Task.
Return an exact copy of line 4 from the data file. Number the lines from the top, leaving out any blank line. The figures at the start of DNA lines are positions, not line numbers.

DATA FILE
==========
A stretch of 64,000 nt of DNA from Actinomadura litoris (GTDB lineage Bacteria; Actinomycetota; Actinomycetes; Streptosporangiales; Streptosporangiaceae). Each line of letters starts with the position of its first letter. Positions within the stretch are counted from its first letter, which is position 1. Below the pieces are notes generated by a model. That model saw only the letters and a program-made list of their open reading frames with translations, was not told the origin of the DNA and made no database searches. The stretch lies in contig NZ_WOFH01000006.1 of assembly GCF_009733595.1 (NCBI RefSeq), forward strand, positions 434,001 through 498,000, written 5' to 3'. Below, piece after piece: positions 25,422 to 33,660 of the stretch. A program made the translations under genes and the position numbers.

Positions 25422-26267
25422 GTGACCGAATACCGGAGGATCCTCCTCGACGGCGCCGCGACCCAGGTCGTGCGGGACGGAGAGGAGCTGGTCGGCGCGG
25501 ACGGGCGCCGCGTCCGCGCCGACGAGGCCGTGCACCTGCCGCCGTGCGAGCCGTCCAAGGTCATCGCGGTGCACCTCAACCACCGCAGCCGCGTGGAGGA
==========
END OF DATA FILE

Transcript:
25501 ACGGGCGCCGCGTCCGCGCCGACGAGGCCGTGCACCTGCCGCCGTGCGAGCCGTCCAAGGTCATCGCGGTGCACCTCAACCACCGCAGCCGCGTGGAGGA